So here we are again, following Lehman, and GenRe and LTCM, all of which are just small explosions and signs of things to come. It is pretty much like a nuclear weapon sitting there waiting on the right set of circumstances (ie reach critical mass) and the whole thing will blow. Middle Ages anyone.

  4. VennData says:

    GOP voter has become “Pro-choice” freed from rationalism by “Crazservate Marketing”

    The post-Obamacle (socialist, birth-certless, American-apologizer) national GOP Media Machine has passed the tipping point of “successfully” marketing to a plurality of GOP-voter the hodge-podge of situational “logical respsonses” to every Democratic policy initiative with such alacrity that GOP voter can no longer be counted on to support whomever the elites toss at them at election time.

    In other words GOP voter has become pro-choice… as far as picking candidates.

    They say “As goes California, so goes the nation.”

    California, where much of the GOP Media Machine concocts their crazservate marketing pitches (Death Taxes, Prop. 13, Supply-Side-Tax-Cuts-pay-for-Themselves,) has been dominated by Democrats because the GOP could only get do-nothing Arnold Schwarzenegger who lucked out in a loaded-field recall. And like every wingnut the Californian Right Wing ‘primaried’ Bruce Herschensoh-like, they are now doing it at the national level…

    “Ohio Conservatives Find Their Man – Santorum’s Lead in State Polls Energizes Activists; Romney Team Says His Jobs Message Will Prevail”


    “A Germ of an Idea…”

    “… A tippy-top Republican, unprompted, yesterday sketched the germ of a plan for a new candidate if Rick Santorum upsets Mitt Romney in the Michigan primary on Feb. 28. Our friend brought visual aids: chicken-scratched versions of prosaic documents that are circulating among GOP insiders like nuclear-code sheets: In case of mayhem, break glass! Most reporters still think Romney “will find a way to win Michigan.” Nevertheless, some of the nation’s most powerful Republicans are poring over filing deadlines and pondering worst-case scenarios…”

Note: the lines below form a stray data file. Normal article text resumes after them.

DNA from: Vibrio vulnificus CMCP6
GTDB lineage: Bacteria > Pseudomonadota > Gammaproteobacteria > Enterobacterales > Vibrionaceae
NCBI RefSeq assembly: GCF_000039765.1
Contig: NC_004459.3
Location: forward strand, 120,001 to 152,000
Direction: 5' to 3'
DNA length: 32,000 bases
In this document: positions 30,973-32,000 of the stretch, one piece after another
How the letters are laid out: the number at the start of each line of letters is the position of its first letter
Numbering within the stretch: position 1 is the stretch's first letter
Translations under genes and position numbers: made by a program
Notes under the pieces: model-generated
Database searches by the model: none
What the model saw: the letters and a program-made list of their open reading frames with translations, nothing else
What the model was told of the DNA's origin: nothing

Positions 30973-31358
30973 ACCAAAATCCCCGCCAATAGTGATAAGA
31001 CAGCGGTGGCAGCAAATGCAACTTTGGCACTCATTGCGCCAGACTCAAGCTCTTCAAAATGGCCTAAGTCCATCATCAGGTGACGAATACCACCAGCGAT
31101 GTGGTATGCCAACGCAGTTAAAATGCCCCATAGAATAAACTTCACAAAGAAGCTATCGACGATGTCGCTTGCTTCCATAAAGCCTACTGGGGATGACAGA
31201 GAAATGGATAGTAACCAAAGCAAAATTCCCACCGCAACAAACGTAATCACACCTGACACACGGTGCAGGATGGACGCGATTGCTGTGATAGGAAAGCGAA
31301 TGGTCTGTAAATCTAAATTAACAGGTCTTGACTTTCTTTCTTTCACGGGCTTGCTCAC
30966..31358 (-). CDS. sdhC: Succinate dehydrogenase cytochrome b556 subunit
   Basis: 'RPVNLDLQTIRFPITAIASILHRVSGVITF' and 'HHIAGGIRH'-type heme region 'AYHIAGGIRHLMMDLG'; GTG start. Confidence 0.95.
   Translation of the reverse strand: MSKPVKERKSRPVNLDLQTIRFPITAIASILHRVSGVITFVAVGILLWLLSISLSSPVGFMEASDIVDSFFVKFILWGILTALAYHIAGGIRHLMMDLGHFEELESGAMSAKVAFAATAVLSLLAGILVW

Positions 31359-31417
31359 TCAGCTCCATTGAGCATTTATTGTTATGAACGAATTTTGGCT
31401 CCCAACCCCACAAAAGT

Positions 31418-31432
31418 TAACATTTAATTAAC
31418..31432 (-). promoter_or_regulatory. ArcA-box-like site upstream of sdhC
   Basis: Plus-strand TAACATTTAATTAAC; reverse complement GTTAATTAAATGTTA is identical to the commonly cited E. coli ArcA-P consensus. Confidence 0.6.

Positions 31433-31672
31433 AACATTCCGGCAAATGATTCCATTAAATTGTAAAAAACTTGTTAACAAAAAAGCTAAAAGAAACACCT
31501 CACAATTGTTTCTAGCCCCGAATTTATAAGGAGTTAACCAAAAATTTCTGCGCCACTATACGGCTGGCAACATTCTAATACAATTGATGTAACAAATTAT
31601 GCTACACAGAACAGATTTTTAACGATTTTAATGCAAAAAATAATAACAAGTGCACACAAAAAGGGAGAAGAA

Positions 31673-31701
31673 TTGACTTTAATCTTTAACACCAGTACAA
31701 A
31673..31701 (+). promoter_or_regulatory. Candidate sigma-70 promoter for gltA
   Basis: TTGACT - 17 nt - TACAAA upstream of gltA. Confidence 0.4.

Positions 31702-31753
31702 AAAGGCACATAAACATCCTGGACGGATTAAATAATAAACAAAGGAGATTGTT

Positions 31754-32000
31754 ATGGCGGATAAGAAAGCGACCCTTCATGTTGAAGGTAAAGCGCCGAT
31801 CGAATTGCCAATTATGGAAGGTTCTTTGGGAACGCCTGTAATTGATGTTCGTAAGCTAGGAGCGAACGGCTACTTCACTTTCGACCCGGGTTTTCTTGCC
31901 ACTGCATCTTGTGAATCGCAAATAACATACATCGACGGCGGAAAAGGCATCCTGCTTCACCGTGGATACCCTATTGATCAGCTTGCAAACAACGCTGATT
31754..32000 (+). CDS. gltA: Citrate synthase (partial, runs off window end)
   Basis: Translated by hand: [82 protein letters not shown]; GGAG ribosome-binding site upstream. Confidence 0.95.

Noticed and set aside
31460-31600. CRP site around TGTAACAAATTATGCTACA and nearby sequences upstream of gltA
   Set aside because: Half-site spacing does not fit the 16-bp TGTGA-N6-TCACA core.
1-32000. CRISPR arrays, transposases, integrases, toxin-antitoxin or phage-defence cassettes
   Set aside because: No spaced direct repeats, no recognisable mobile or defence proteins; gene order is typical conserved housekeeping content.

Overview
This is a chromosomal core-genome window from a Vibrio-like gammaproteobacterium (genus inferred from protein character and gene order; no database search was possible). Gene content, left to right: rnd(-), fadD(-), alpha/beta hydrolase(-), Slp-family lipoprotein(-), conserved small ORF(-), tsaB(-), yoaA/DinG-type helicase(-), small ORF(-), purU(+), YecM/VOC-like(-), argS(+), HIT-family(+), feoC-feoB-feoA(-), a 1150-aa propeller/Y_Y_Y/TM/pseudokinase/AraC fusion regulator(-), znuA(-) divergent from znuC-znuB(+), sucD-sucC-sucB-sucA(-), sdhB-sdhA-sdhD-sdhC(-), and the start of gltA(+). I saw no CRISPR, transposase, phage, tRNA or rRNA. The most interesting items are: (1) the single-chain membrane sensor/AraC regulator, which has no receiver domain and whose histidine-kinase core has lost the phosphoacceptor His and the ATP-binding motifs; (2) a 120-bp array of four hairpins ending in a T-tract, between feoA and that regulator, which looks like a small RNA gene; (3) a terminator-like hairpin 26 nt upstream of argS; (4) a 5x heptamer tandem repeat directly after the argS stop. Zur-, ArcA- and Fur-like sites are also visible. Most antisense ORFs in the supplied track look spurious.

So how long will the GOP be in the wilderness this time?

  5. Sechel says:

    I think the Aleynikov story is huge. When you consider the speed of which Goldman got the DOJ involved and the ruling that over-turned it, the conclusion is that Goldman received a gov’t favor. It’s also ironic that the DOJ does not prosecute mortgage fraud as rigorously. It used laws meant to prevent espionage and the stealing of U.S. military secrets to protect non-copyrighted open source code intended to make Goldman a few bucks.


  6. Jojo says:

    Wow. I was surprised by the stats in this article! This can’t bode well for the future.
    February 17, 2012
    For Women Under 30, Most Births Occur Outside Marriage